CMS: Number of ACOs taking on financial risk doubles in 'Pathways to Success' program

The number of accountable care organizations taking on financial risk has doubled in a new program, according to data from the Trump administration.

CMS Administrator Seema Verma wrote in a blog post Friday in the journal Health Affairs about the progress for the new “Pathways to Success” program. Verma also reported that next-generation ACOs, which take on a high amount of financial risk, generated more than $184 million in savings for Medicare in 2018.

Verma said that 192 ACOs are starting 2020 by taking on downside financial risk, which means they must pay back CMS if they do not meet savings targets. That is double the 93 ACOs taking on risk at the start of 2019.

“This will translate to lower costs and higher value for Medicare beneficiaries and taxpayers,” she wrote.

Verma was also enthusiastic that the number of physician-led ACOs grew to 270 as of Jan. 1, a 27% increase from a year ago. “Forming an ACO can provide independent physician practices with an alternative to joining a large hospital system,” she wrote.

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The “Pathways to Success” Program launched on July 1 and had a second start date of Jan. 1. The program requires ACOs to take on financial risk at a faster rate compared to the Medicare Shared Savings Program, which launched the ACO program as part of the Affordable Care Act.

Under MSSP, an ACO could be in the program for six years and not have to take on financial risk. The ACOs would only have to take on upside risk, where they get a portion of any savings that they generated.

In “Pathways to Success,” a new ACO must take on downside risk after three years of participation.

“For the Jan. 1 start date, CMS approved 53 applications for new ACOs and 100 applications for renewing ACOs,” Verma wrote of “Pathways to Success.”

For the July start date, CMS approved a total of 206 ACOs. Of that 206, there were 41 new ACOs and 25 ACOs that were re-entering after a period of time where they didn’t participate as an ACO.

But the ACO industry is worried about the lack of new ACOs. The National Association of ACOs said that from 2012 to 2018, the program averaged 107 new ACOs annually. 

This year just 35 shared savings program ACOs will enter into their first contract with CMS, the association said in a release.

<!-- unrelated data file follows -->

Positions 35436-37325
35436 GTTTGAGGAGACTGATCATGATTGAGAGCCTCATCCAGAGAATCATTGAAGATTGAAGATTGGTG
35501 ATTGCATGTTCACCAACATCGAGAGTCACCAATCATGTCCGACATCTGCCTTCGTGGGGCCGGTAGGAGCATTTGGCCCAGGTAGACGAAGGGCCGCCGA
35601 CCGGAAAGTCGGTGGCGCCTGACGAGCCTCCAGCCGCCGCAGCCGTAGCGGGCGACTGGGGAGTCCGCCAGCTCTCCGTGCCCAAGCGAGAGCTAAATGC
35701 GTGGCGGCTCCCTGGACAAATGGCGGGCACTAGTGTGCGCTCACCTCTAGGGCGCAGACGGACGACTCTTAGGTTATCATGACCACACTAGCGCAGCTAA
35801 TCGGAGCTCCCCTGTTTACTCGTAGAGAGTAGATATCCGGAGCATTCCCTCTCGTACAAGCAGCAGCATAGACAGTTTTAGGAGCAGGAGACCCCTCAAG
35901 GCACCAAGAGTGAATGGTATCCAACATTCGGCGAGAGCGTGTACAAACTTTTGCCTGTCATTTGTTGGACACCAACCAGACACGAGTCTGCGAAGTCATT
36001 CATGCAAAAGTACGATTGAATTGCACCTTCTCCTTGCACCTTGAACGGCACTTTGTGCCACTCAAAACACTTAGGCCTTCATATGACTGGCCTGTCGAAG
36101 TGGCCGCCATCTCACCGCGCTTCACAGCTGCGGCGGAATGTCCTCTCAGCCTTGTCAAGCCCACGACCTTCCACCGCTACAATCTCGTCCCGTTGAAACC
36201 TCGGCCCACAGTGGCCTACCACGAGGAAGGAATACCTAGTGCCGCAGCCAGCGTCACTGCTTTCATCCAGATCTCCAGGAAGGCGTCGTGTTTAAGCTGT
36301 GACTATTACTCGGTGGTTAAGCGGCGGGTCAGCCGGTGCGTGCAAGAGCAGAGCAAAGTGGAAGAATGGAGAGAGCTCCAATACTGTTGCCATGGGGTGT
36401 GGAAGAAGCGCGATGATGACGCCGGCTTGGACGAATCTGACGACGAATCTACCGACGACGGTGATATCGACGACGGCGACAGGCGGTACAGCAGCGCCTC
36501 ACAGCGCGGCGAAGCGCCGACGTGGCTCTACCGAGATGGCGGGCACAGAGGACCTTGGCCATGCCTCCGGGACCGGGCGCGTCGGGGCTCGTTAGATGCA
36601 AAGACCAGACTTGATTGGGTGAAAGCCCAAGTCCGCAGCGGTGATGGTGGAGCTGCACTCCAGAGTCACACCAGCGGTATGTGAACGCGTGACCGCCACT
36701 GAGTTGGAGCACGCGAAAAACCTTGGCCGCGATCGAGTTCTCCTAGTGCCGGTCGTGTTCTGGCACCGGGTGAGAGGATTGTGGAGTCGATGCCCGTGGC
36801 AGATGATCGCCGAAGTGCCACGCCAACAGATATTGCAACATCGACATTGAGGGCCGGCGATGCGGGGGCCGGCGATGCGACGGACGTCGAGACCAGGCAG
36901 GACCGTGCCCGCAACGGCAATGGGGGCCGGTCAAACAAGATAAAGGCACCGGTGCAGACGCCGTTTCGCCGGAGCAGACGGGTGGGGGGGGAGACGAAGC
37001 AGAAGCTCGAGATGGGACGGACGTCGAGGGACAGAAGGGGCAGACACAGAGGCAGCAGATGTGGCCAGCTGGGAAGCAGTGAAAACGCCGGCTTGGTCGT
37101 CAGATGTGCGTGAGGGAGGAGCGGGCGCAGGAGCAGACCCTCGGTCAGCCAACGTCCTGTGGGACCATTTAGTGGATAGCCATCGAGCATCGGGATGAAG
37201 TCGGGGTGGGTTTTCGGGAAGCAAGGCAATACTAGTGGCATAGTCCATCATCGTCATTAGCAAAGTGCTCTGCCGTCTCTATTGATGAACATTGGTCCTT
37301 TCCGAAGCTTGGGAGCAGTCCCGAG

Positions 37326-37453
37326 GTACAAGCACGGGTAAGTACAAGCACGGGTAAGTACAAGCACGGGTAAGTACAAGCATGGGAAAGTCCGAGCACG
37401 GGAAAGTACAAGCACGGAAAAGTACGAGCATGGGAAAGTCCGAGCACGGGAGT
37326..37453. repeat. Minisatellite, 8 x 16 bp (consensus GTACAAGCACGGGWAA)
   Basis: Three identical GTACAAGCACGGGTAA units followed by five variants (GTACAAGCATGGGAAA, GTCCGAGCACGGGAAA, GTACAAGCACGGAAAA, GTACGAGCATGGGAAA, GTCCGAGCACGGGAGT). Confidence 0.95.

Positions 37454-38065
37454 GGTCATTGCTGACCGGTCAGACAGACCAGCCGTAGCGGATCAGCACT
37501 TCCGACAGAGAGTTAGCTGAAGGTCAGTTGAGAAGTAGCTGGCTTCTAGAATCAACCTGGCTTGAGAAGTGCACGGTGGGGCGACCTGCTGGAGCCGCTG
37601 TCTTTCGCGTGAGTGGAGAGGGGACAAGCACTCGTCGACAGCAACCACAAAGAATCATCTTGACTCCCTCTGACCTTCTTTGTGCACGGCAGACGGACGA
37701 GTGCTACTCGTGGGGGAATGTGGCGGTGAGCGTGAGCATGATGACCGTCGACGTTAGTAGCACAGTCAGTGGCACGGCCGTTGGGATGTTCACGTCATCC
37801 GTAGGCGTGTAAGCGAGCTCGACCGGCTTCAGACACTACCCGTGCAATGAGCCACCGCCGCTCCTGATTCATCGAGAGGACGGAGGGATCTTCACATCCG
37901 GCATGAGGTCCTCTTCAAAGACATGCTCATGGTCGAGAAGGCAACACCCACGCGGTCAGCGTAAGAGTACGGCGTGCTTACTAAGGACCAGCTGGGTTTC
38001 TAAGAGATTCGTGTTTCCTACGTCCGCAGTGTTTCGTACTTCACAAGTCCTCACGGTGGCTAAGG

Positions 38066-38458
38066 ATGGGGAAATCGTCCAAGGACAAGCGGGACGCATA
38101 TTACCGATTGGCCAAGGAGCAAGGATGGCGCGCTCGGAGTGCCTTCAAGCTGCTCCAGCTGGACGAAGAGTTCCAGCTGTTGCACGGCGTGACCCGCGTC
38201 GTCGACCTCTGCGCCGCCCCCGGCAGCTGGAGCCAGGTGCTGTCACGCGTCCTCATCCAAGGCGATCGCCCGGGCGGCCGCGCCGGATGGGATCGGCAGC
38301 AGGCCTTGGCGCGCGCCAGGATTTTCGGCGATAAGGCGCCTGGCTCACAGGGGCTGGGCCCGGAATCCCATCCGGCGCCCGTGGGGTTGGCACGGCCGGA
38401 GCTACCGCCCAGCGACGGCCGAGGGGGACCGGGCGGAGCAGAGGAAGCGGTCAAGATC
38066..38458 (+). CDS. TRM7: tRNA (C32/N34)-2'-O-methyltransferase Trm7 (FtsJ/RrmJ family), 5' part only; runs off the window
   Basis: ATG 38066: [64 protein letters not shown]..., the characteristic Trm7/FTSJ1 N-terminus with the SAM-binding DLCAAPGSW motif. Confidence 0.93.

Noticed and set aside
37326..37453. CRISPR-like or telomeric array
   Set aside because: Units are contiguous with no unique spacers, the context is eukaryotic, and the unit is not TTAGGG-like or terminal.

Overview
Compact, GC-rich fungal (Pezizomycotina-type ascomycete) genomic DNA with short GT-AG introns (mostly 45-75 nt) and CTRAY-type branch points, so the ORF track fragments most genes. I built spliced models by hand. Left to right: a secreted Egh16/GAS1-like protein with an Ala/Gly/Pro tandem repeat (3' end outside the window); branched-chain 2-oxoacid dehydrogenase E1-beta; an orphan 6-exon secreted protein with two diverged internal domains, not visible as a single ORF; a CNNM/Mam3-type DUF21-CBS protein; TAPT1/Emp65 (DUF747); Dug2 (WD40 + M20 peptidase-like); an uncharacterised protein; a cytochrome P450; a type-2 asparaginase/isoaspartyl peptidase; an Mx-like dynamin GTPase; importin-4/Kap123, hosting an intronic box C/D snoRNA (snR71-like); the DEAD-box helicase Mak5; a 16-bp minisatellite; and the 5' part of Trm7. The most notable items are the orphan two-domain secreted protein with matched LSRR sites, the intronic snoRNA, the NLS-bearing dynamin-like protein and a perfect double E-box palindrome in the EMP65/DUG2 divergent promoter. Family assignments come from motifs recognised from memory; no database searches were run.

NAACOs and other health provider groups have warned CMS about forcing ACOs to take on risk before they are ready.

"If interest in ACOs dwindles, then doctors and hospitals will fall back into a fragmented, fee-for-service system," said NAACOs President and CEO Clif Glaus, in a statement.

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Verma wrote on Friday that the number of Medicare beneficiaries served by an ACO is now 11.2 million, up from 10.4 million at the start of last year.

She added that 16% of ACOs chose to voluntarily terminate in 2019. That is higher than the 11% average annual attrition rate for the program.

Verma also gave an update for the Next Generation ACO Model, which requires ACOs to take on a high degree of downside financial risk but get a greater share of savings.

The Next-Gen ACOs generated more than $184 million in savings for Medicare for 2018. For the 2017 performance year, Next-Gen ACOs generated $337 million in gross savings and $165 million after paying back CMS.

But CMS released a performance report that doesn’t give the program, which ends after this year, a good grade. The report found that there was a “statistically significant” reduction in spending for next-generation ACOs relative to “what was occurring with usual patterns of care outside the model.”

But after factoring in the savings payments CMS made to ACOs, the model “did not lead to a statistically significant difference in spending over the first two performance years.”